Having already posted two articles which call into question the findings of Richard Firestone et al, in their 2007 paper Evidence for an extraterrestrial impact 12,900 years ago that contributed to the megafaunal extinctions and the Younger Dryas cooling, I decided to contact Dr. Firestone to try and add some balance to the current debate; it’s all very well reporting on new research which appears to flatly contradict previously published work, but I think it very important to give the original research team an opportunity to voice their opinion of the new findings. Because there were differences in the various methodologies employed by the various teams of researchers, it should be no surprise that the findings were at variance with one another. However, it is unusual for subsequent research to completely contradict previous research conducted only a couple of years beforehand, so clearly there is need for further clarification from both sides.
As such I am extremely grateful to François Paquay, L. Tyler Faith and Todd Surovell for forwarding me their papers, and more recently to Dr. Richard Firestone for taking the time to so quickly reply to my request via email for some comment of his own. As we shall see, he strongly disagrees with the new findings and the way in which the research was conducted, emphatically standing by his original conclusions. It will be for readers here to decide for themselves the merits of the competing claims in this fascinating conundrum that addresses the mystery surrounding one of the greatest mammalian and avifaunal extinction events in recent geologic time, a mere 10,000-12,000 years ago, in North America.
I should add here, and partly in response to Terry Toohill who pointed out in a recent comment that I had thus far failed to mention Australia in my extinction posts, that I’m currently reading through papers regarding the Pleistocene extinctions in Australia, and I hope to publish something here in the near future. The debate there has by tradition been confined to climate change and human overkill, but as we shall see, recent research there indicates the true story may not be that simple – for example, a large decrease in mammal species diversity has been detected between 120kya and 90 kya, long before humans were on the continent in any significant numbers, more of which in due course.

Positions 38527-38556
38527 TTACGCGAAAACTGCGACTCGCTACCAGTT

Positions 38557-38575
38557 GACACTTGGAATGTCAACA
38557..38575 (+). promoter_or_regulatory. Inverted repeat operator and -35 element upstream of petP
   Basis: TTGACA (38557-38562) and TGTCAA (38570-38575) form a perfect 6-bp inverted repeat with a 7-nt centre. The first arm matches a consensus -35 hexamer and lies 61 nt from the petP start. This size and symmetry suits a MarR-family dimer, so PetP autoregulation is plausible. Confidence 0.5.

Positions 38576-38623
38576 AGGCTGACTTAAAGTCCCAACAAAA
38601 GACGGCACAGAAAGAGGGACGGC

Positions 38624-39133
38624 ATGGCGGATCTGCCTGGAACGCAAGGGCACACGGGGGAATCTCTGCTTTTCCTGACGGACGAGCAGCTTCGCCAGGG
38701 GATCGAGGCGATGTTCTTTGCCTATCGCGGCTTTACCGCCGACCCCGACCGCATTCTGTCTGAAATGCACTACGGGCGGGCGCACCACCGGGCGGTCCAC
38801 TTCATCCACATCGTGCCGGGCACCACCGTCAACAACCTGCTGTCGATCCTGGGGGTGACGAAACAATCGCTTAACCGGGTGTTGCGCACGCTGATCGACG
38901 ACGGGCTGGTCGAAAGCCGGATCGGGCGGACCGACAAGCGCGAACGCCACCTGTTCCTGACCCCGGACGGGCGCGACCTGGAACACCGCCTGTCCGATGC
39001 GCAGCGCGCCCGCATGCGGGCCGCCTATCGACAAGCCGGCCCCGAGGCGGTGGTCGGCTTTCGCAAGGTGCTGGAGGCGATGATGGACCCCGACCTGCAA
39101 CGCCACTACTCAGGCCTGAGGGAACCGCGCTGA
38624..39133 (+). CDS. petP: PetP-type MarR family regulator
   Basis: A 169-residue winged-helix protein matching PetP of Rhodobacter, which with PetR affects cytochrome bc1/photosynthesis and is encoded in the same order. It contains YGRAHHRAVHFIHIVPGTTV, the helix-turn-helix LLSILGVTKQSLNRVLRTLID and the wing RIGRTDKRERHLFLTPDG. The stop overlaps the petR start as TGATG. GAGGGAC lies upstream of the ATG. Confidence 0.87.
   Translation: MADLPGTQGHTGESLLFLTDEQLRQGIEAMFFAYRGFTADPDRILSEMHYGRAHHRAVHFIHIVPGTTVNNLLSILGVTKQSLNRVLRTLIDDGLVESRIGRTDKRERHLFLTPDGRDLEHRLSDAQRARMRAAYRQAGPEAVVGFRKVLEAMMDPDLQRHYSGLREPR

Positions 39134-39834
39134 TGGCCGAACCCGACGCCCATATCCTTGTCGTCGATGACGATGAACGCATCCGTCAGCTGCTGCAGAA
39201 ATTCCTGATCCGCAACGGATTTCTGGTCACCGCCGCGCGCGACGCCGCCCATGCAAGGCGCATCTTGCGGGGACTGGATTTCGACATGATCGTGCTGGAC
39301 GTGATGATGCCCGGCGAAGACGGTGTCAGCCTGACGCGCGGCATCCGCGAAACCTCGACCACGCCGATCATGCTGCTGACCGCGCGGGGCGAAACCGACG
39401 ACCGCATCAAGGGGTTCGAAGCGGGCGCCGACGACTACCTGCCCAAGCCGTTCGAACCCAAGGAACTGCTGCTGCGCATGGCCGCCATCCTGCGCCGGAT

I’m going to begin with the second of the recent comet papers, An independent evaluation of the Younger Dryas extraterrestrial impact hypothesis, in this instance authored by Todd Surovell et al, and for which this is the abstract:
Based on elevated concentrations of a set of “impact markers” at the onset of the Younger Dryas stadial from sedimentary contexts across North America, Firestone, Kennett, West, and others have argued that 12.9 ka the Earth experienced an impact by an extraterrestrial body, an event that had devastating ecological consequences for humans, plants, and animals in the New World [Firestone RB, et al. (2007) Proc. Natl. Acad. Sci.USA 104:16016–16021]. Herein, we report the results of an independent analysis of magnetic minerals and microspherules from seven sites of similar age, including two examined by Firestone et al. We were unable to reproduce any results of the Firestone et al. study and find no support for Younger Dryas extraterrestrial impact.
As we saw, the paper by Paquay et al stated that the researchers were unable to find sufficiently elevated levels of iridium, one of the prime marker candidates for a cometary or asteroidal impact, also noting a lacking abundance of other indicators that would be expected to be present both on land and in seawater. The story is taken up by Surovell et al, who analysed 7 sites, also revisiting two of the sites in the original Firestone study, namely Topper and Blackwater Draw, in order to evaluate the claims for an extraterrestrial impact event. As Surovell et al note: